Maybe your right A.T., I'm sure STV would have gotten them jacked up.


From: sunshine coast | Registered: Dec 2004  |  IP: Logged
Assembly Talker
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posted 07 December 2005 01:37 PM      Profile for Assembly Talker     Send New Private Message      Edit/Delete Post  Reply With Quote 
Hi Ranger,

Thought you died or something!? Good see you are still kickin'.
I don't remember all this media and politician support in BC??? I do not agree with what happened in PEI as far as the polls, the threshold, and all the democratic games, but we faced much of the same games and misinformation here in BC. But the results were dramatically different.

There is more to this than just the rules of the referendum.

Would an "Open list" system of MMP have received better support?

Were there too many Rangers in PEI spreading misinformation about MMP, you know, claiming the sky would fall, etc. The status quo "FUD" strategy???

Ranger, yourself and many others on this site have claimed pretty strong support for MMP, not to mention the superiority of MMP to STV, but that did not translate at the polls. Why???

If Ontario picks MMP over STV, (again IF), you better understand what PEI voters rejected about MMP. If not, MMP will face the same poor results.

Forget all the rhetoric, it is time for you MMP supporters to sit down and be honest about what you are endorsing. People are not buying what you are selling......you need to find out why???

Your first step is to recognize that any MMP model that operates with any type of closed list is dead in the water. Voters don't like the idea at all. It is my believe that support for MMP drops dramatically when average voters learn how a closed list works.

I would have been curious to see how an open list model would have faired in PEI. I still think that it would have failed, but would the numbers have been better? And by how much???

Hey Ranger, I read a couple of news articles in PEI that claimed that MMP was too complicated for average voters to understand.

Sound familiar???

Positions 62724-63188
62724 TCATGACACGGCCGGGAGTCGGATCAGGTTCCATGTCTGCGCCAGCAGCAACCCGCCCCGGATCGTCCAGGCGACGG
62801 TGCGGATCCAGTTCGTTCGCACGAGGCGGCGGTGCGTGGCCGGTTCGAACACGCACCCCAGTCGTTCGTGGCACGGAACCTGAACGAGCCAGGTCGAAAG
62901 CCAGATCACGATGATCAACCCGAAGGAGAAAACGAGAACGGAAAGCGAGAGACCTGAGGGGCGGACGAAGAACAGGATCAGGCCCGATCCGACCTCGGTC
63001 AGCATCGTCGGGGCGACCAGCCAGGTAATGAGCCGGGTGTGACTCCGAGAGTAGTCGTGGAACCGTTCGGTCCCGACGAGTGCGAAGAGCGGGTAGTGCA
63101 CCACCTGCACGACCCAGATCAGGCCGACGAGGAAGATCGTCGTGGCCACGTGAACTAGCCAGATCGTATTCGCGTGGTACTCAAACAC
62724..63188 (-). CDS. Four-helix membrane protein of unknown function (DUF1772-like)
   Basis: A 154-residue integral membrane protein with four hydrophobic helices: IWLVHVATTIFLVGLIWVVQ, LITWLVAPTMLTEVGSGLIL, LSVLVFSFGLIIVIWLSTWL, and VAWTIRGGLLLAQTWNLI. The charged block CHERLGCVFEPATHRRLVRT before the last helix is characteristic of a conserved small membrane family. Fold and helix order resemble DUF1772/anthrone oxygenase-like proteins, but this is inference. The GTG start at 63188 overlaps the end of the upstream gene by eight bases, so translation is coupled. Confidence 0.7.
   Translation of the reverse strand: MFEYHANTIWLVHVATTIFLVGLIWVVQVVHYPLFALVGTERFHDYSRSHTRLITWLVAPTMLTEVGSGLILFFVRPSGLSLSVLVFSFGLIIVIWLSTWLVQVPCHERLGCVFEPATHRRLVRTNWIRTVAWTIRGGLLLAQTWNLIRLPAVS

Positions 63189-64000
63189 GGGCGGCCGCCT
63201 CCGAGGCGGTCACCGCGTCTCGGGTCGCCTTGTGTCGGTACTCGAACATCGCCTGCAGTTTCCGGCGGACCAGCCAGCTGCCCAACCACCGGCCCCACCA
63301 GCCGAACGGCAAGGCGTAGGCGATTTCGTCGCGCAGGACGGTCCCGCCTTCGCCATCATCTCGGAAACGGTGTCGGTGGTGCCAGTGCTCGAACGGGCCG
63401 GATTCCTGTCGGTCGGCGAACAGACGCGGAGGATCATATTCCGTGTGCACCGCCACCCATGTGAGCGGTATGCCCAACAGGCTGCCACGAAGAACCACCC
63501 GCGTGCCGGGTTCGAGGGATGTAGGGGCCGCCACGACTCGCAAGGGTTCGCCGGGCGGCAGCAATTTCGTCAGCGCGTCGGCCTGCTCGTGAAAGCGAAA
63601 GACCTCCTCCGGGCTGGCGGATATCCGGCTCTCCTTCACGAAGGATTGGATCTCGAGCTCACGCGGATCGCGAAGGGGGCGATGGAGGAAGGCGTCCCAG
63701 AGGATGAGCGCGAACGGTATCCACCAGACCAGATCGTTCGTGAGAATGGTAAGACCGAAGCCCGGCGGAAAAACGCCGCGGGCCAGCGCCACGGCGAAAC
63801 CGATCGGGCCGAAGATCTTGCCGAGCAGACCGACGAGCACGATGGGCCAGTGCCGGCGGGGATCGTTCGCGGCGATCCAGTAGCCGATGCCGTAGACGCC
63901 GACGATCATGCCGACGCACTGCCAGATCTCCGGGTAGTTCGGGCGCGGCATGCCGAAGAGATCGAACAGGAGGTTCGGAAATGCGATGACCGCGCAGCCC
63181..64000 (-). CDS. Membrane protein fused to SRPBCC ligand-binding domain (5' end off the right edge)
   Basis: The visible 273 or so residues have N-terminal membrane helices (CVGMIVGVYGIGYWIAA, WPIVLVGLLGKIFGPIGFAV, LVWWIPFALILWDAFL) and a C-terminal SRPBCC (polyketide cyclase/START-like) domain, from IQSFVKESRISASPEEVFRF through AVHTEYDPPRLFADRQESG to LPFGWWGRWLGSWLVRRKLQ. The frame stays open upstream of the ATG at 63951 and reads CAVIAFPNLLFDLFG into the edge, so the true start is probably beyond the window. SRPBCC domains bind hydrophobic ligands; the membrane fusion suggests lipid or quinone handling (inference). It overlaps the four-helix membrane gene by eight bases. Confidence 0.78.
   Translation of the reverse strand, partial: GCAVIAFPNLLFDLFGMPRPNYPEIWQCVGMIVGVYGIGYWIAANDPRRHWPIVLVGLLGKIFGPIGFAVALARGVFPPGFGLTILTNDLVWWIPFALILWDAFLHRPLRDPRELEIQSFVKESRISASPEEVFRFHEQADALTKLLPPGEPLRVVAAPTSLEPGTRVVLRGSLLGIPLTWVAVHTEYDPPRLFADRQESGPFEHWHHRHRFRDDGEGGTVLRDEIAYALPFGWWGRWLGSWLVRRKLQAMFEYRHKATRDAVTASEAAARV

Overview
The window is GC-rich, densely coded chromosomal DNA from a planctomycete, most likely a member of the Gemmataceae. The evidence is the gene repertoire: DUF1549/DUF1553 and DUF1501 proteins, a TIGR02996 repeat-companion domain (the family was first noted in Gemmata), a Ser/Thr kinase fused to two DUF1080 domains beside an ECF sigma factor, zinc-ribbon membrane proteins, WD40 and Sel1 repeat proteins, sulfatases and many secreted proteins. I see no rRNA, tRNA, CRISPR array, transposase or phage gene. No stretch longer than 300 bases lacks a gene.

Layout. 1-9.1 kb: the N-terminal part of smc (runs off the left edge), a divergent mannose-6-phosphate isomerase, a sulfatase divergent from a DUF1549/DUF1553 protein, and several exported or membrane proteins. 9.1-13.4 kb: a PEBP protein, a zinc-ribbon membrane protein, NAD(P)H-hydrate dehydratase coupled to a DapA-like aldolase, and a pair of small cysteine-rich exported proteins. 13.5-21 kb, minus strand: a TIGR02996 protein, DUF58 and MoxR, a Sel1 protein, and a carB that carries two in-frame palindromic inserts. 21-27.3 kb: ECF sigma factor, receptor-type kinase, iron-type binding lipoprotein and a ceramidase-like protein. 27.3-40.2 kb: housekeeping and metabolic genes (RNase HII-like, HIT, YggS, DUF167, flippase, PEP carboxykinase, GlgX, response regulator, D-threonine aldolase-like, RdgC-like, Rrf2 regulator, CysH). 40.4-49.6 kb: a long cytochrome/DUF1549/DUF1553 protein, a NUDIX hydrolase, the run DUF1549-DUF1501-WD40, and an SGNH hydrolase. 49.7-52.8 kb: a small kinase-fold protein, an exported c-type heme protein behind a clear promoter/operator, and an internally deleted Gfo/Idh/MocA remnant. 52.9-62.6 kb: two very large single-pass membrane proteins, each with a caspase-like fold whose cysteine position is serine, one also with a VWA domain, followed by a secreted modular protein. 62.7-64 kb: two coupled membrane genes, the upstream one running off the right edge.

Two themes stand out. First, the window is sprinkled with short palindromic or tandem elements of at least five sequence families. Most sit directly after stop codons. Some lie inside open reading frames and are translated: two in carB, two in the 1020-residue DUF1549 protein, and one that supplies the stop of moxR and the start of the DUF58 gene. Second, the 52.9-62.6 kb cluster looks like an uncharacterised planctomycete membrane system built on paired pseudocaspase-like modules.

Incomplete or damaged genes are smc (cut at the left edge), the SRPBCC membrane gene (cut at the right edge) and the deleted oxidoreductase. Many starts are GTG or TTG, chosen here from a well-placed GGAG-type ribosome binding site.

They needed you out there to explain it to them all!!!

AT


From: The Heartland | Registered: Nov 2004  |  IP: Logged
RANGER
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posted 07 December 2005 04:31 PM      Profile for RANGER     Send New Private Message      Edit/Delete Post  Reply With Quote 
quote:
Originally posted by Assembly Talker:
Hi Ranger,

Thought you died or something!? Good see you are still kickin'.
I don't remember all this media and politician support in BC??? I do not agree with what happened in PEI as far as the polls, the threshold, and all the democratic games, but we faced much of the same games and misinformation here in BC. But the results were dramatically different.

There is more to this than just the rules of the referendum.

Would an "Open list" system of MMP have received better support?

Were there too many Rangers in PEI spreading misinformation about MMP, you know, claiming the sky would fall, etc. The status quo "FUD" strategy???

Ranger, yourself and many others on this site have claimed pretty strong support for MMP, not to mention the superiority of MMP to STV, but that did not translate at the polls. Why???

If Ontario picks MMP over STV, (again IF), you better understand what PEI voters rejected about MMP. If not, MMP will face the same poor results.

Forget all the rhetoric, it is time for you MMP supporters to sit down and be honest about what you are endorsing. People are not buying what you are selling......you need to find out why???

Your first step is to recognize that any MMP model that operates with any type of closed list is dead in the water. Voters don't like the idea at all. It is my believe that support for MMP drops dramatically when average voters learn how a closed list works.

I would have been curious to see how an open list model would have faired in PEI. I still think that it would have failed, but would the numbers have been better? And by how much???

Hey Ranger, I read a couple of news articles in PEI that claimed that MMP was too complicated for average voters to understand.

Sound familiar???

They needed you out there to explain it to them all!!!

AT



-------------------------------------------------


They don't need me A.T., any average voter will do, one vote for your favorite candidate, one vote for your favorite party, this kind of voting takes some of the unfairness out of our current system,no tranfers,quotas,math equations,to worry about,just voting.